Conformational Preference
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2021 ◽  
Alex van der Ham ◽  
Thomas Hansen ◽  
Hermen S. Overkleeft ◽  
Dmitri V. Filippov ◽  
Grégory F. Schneider ◽  

The physico-chemical properties of chiral propeller-shaped PAHs (propellerenes) are strongly dependent on their conformational behavior. A sound, physical model to understand why propellerenes exhibit a conformation preference for either a C2 or D3 conformation that moves beyond a phenomenological explanation is needed. We have therefore performed a computational study to rationalize the conformational preference of propellerenes. Using an activation strain analysis approach, we find that the conformational preference of propellerenes is ultimately determined by the flexibility of the wings. When wings are relatively flexible, as is the case for ortho-substituted propellerenes, a favorable contraction of the radial bonds connecting the core and the propellerene wings is possible, and the more distorted C2 conformation will be preferred. The more rigid wings of benzenoid propellerenes, on the other hand, cannot deform sufficiently, and will therefore always adopt a D3 conformation. Our approach represents a unique method to pinpoint the conformational preferences of propellerenes, and, in principle, any sterically congested molecule.

2021 ◽  
Vol 11 (1) ◽  
Gert-Jan Bekker ◽  
Ikuo Fukuda ◽  
Junichi Higo ◽  
Yoshifumi Fukunishi ◽  
Narutoshi Kamiya

AbstractWe have performed multicanonical molecular dynamics (McMD) based dynamic docking simulations to study and compare the binding mechanism between two medium-sized inhibitors (ABT-737 and WEHI-539) that bind to the cryptic site of Bcl-xL, by exhaustively sampling the conformational and configurational space. Cryptic sites are binding pockets that are transiently formed in the apo state or are induced upon ligand binding. Bcl-xL, a pro-survival protein involved in cancer progression, is known to have a cryptic site, whereby the shape of the pocket depends on which ligand is bound to it. Starting from the apo-structure, we have performed two independent McMD-based dynamic docking simulations for each ligand, and were able to obtain near-native complex structures in both cases. In addition, we have also studied their interactions along their respective binding pathways by using path sampling simulations, which showed that the ligands form stable binding configurations via predominantly hydrophobic interactions. Although the protein started from the apo state, both ligands modulated the pocket in different ways, shifting the conformational preference of the sub-pockets of Bcl-xL. We demonstrate that McMD-based dynamic docking is a powerful tool that can be effectively used to study binding mechanisms involving a cryptic site, where ligand binding requires a large conformational change in the protein to occur.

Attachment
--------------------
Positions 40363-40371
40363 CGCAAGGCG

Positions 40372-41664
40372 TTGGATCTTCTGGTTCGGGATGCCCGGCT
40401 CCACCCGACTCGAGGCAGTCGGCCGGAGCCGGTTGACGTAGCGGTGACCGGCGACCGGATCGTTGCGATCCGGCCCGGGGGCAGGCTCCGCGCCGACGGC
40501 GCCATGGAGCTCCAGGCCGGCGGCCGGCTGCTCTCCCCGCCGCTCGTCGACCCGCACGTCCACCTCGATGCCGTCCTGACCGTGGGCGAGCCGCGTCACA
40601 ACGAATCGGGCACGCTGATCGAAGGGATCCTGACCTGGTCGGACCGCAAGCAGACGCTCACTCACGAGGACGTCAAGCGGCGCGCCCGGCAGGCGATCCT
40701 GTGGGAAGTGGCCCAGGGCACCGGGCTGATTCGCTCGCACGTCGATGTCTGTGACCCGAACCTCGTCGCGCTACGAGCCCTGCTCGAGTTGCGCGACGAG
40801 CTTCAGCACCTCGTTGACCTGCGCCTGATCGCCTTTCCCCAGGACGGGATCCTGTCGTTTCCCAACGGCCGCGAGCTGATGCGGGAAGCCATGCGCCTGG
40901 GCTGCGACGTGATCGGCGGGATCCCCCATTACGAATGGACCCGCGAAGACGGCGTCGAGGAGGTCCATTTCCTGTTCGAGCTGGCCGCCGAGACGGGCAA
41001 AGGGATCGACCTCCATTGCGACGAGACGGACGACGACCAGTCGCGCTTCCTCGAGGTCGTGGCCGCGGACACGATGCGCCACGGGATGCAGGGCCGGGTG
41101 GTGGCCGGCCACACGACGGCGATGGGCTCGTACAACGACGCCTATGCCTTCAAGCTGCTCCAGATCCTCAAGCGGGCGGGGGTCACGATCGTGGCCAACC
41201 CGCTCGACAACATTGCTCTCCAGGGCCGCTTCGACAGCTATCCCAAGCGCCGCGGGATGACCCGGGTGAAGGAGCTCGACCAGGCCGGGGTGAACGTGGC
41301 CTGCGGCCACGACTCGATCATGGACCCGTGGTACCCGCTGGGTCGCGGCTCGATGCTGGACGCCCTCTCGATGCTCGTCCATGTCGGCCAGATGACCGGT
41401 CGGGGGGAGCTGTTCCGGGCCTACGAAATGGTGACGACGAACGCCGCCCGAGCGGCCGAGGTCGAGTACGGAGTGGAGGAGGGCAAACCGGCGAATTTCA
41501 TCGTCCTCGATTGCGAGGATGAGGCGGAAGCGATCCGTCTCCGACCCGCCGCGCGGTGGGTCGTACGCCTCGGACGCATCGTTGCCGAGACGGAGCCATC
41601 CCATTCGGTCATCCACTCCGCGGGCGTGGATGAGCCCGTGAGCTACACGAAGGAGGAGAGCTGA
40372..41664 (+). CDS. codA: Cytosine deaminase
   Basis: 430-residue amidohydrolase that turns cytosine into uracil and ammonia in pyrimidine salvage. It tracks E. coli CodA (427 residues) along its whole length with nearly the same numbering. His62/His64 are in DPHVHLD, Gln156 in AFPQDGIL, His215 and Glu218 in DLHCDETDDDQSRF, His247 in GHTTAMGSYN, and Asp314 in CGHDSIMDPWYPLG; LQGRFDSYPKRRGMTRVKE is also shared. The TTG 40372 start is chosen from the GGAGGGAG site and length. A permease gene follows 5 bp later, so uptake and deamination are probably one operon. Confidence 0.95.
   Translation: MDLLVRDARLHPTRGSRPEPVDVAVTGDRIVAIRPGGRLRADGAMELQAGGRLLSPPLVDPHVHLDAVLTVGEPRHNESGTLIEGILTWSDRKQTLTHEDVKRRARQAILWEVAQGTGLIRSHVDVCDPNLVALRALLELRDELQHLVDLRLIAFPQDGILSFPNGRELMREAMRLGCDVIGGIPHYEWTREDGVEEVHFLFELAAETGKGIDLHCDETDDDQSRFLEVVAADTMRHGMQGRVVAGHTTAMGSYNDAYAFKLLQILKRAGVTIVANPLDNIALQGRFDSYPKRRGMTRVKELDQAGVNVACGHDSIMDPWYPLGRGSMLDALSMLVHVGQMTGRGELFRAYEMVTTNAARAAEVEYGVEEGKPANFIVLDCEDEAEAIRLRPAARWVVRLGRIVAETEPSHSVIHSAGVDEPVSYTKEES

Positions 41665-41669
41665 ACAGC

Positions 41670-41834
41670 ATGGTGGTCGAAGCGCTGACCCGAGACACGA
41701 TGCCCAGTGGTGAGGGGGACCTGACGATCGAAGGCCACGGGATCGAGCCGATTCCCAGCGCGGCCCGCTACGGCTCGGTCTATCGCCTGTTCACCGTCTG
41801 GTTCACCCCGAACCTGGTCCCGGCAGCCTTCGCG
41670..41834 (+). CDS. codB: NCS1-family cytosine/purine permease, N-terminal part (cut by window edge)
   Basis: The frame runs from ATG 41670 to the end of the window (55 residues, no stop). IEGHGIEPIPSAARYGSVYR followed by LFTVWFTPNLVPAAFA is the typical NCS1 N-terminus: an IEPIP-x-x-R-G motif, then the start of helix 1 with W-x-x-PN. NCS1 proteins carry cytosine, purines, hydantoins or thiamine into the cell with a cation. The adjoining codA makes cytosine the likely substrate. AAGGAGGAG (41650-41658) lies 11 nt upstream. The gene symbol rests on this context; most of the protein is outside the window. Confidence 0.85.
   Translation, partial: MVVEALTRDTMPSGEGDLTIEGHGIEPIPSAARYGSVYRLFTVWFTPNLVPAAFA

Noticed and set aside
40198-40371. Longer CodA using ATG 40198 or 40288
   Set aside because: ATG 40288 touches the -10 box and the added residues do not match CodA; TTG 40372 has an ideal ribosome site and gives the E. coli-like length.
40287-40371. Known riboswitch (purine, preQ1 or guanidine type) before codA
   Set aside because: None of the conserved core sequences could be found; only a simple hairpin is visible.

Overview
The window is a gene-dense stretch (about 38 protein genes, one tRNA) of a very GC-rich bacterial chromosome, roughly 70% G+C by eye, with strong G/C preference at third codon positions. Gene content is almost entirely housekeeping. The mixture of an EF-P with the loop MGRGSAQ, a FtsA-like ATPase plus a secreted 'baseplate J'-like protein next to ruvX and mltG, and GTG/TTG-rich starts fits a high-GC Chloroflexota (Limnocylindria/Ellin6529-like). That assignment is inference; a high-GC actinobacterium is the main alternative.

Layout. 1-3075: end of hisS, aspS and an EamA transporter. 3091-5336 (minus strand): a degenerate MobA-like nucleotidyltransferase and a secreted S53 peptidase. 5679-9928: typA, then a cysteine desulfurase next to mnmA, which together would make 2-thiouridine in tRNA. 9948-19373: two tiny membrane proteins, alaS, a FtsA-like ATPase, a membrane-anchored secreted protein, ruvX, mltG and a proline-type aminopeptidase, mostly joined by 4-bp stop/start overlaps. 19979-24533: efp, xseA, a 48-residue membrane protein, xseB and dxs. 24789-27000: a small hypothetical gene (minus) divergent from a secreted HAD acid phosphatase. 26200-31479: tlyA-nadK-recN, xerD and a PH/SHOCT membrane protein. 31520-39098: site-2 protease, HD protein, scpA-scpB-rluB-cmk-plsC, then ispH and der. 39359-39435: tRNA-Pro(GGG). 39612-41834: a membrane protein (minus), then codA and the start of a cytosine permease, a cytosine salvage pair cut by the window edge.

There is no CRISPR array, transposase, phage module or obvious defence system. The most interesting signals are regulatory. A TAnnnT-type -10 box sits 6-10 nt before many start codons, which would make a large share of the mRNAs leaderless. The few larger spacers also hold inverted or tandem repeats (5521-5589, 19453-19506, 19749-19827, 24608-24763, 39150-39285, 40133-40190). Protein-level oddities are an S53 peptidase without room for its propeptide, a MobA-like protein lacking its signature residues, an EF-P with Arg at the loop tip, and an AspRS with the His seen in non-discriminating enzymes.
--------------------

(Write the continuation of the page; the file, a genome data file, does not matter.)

2020 ◽  
F. Javier Aguado ◽  
Raquel Carreira ◽  
Vanesa Hurtado-Nieves ◽  
Miguel G. Blanco

ABSTRACTYen1 and GEN1 are members of the Rad2/XPG family of nucleases that were identified as the first canonical nuclear Holliday junction (HJ) resolvases in budding yeast and humans due to their ability to introduce two symmetric, coordinated incisions on opposite strands of the HJ, yielding nicked DNA products that could be readily ligated. While GEN1 has been extensively characterized in vitro, much less is known about the biochemistry of Yen1. Here, we have performed the first in-depth characterization of purified Yen1. We confirmed that Yen1 resembles GEN1 in many aspects, including range of substrates targeted, position of most incisions they produce or monomeric state in solution. However, we have also observed unexpected alternative processing of substrates, such as nicked HJs and a different conformational preference on intact HJs. Moreover, we demonstrate that Yen1 is endowed with additional nuclease activities, like a nick-specific 5’-3’ exonuclease or HJ arm-chopping that could apparently blur its classification as a canonical HJ resolvase. Despite this, we show that Yen1 fulfills the requirements of a canonical HJ resolvase and hypothesize that its wider array of nuclease activities might contribute to its function in the removal of persistent recombination or replication intermediates.

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